Margaret Polaneczky, MD

Margaret Polaneczky, MD
Location
New York City, New York, USA
Birthday
December 17
Bio
I practice medicine, cook and wax prolific in NYC. You can also read me at http://tbtam.com, where I've been blogging since 2006.

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Salon.com
SEPTEMBER 1, 2010 10:00PM

Anadama Bread (adapted from the NY Times)

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My last bread attempt was a whole wheat anadama bread recipe from Craig Claiborne’s 1961 NY Times cookbook, modified by using honey instead of molasses. It was delicious, but denser than I’d like due to a poor rise, and with too thick and hard a crust.

This time, I made a more traditional anadama bread using white flour and molasses, modifying a recipe from the NY Times for the food processor.  The result  - a soft, moist, slightly chewy, not quite spongy textured bread with a nice crust. The flavor was lovely, although I think I prefer the nutty sweetness of my whole wheat version.

Using white flour instead of whole wheat definitely gave a better rise, though the rise did not entirely hold up during the baking. The original recipe is made in a mixing bowl with a dough hook, and calls for mixing for 7 minutes till it pulls away from the sides – that may be the kneading-substitute. I made mine in the food processor, taking it out to a floured board much sooner than 7 minutes when it became clear that if I continued, I’d wear out the food processor motor, and kneaded for about 2-3 minutes. I suspect this may not have been enough kneading, and thus I did not get optimum gluten formation. It could also be the 2,000 foot altitude here in the Endless Mountain – high altitudes can cause too fast a rise with poor structure. However, given my poor rises here in the past, I suspect its the gluten and not the altitude, since we are just not that high up. (Although your ears do pop on the way up and down the mountain…)

Anadama Bread (adapted from the NY Times)

The original recipe adds nutmeg, which for some odd reason I did not have.

1/2 cup cornmeal
water as directed below
1/2 cup molasses
6 tbsp butter, softened
1 – 1/4-ounce package active dry yeast
4 1/2 cups all-purpose flour (plus more for kneading)
1 teaspoon kosher salt
Oil for greasing.

1. In a bowl, stir together the cornmeal and 1 cup water. In a saucepan over medium-high heat, bring another cup of water to a boil. Add cornmeal mixture and cook, stirring constantly, until mixture is very thick, about 10 minutes. Stir in the molasses and 2 tablespoons butter. Cool till tepid and transfer mixture to food processor.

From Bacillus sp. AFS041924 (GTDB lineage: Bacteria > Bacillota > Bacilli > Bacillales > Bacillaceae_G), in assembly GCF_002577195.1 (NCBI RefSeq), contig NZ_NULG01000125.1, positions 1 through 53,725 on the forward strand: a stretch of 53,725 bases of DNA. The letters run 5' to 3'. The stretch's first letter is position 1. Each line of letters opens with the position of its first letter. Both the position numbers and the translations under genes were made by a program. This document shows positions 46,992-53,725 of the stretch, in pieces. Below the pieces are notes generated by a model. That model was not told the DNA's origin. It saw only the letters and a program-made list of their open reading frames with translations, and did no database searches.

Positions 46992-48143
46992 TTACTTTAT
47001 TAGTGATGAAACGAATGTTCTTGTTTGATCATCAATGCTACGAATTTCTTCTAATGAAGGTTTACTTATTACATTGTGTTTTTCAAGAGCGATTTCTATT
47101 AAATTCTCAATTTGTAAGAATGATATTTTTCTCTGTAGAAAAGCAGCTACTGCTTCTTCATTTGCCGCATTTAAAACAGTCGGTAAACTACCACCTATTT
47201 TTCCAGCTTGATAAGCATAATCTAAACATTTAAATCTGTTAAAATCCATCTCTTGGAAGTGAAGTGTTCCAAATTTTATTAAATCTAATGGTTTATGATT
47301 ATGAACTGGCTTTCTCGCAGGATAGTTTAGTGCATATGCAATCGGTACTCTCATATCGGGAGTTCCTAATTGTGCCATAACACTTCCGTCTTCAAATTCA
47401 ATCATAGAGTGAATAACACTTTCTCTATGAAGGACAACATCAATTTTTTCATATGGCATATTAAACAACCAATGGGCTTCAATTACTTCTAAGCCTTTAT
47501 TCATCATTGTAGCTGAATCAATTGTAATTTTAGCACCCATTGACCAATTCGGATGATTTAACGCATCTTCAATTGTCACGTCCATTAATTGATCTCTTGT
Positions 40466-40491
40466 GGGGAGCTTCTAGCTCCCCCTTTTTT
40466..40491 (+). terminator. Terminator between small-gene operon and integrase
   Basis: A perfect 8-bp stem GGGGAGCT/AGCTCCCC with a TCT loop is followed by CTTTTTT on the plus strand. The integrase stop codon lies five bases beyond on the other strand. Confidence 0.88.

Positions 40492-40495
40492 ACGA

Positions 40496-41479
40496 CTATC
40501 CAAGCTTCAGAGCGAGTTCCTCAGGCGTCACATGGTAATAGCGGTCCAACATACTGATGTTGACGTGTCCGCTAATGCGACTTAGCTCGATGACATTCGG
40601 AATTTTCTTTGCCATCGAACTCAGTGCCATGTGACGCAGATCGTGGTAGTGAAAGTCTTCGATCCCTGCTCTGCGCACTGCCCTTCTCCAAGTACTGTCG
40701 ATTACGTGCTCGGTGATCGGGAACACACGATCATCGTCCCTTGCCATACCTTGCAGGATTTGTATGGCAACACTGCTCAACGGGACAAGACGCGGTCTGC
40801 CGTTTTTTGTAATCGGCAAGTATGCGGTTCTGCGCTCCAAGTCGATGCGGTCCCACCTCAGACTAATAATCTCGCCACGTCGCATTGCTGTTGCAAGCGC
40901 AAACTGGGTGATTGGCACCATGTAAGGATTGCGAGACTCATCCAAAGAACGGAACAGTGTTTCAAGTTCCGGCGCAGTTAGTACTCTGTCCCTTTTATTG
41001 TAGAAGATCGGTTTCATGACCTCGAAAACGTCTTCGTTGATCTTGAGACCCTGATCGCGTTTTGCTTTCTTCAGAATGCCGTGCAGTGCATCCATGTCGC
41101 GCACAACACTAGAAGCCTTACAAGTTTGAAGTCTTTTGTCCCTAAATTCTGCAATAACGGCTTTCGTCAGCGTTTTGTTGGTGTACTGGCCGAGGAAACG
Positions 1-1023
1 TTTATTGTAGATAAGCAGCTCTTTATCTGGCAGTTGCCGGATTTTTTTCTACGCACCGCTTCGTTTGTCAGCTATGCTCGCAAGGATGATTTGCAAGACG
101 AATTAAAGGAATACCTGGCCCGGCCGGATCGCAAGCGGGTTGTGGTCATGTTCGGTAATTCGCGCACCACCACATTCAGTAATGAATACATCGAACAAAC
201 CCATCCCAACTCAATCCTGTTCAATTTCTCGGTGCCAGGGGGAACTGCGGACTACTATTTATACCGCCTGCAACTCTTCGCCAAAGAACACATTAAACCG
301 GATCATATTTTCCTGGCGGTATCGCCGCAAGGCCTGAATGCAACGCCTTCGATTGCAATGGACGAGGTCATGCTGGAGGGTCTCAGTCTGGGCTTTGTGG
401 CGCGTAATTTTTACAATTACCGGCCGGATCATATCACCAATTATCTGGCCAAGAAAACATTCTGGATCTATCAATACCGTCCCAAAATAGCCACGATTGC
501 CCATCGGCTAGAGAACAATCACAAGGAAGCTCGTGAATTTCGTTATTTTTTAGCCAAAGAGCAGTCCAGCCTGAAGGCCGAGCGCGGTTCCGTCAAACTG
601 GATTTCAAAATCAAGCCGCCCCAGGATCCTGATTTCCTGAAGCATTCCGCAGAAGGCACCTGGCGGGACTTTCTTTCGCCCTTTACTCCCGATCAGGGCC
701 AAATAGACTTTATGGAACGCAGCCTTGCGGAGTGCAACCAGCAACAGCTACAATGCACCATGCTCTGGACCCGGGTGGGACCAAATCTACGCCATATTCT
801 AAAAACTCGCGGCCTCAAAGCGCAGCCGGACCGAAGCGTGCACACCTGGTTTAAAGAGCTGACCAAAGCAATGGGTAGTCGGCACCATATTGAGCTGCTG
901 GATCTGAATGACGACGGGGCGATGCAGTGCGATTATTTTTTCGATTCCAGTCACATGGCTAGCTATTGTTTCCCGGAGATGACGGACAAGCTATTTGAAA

2. Whisk the salt into the flour in a large bowl. In a small bowl, stir together the yeast and 1/2 cup water until yeast has dissolved, add to cornmeal and pulse for a second. Add flour 1/2 cup at a time, pulsing for several seconds after each addition. Process until dough starts to pull away from sides of bowl, or in my case, until the processor starts to sound like it’s going to wear out, then turn the dough out onto a floured board and knead it for a few minutes, adding more flour as needed to keep the dough from sticking. (I ended up adding about another 1/2 – 3/4 cup flour)

3. Place dough into a lightly oiled bowl and cover with oiled plastic wrap. Allow dough to rise for 1 1/2 hours, or until it has doubled in size.

4. Lightly grease 2 9-by-4-inch loaf pans. Press down dough and divide it into 2 equal pieces. Fold each piece loosely into a loaf and place each in a pan. Cover with plastic wrap and allow to rise for 30 minutes, or until loaves have doubled in size.

5. Preheat oven to 350 degrees. Bake loaves for 45 minutes to 1 hour, or until bread is a dark golden brown and sounds hollow when tapped.

6. Allow bread to cool in pans for 5 minutes, then turn out onto wire cooling rack.

Yield: 2 9-by-4-inch loaves.

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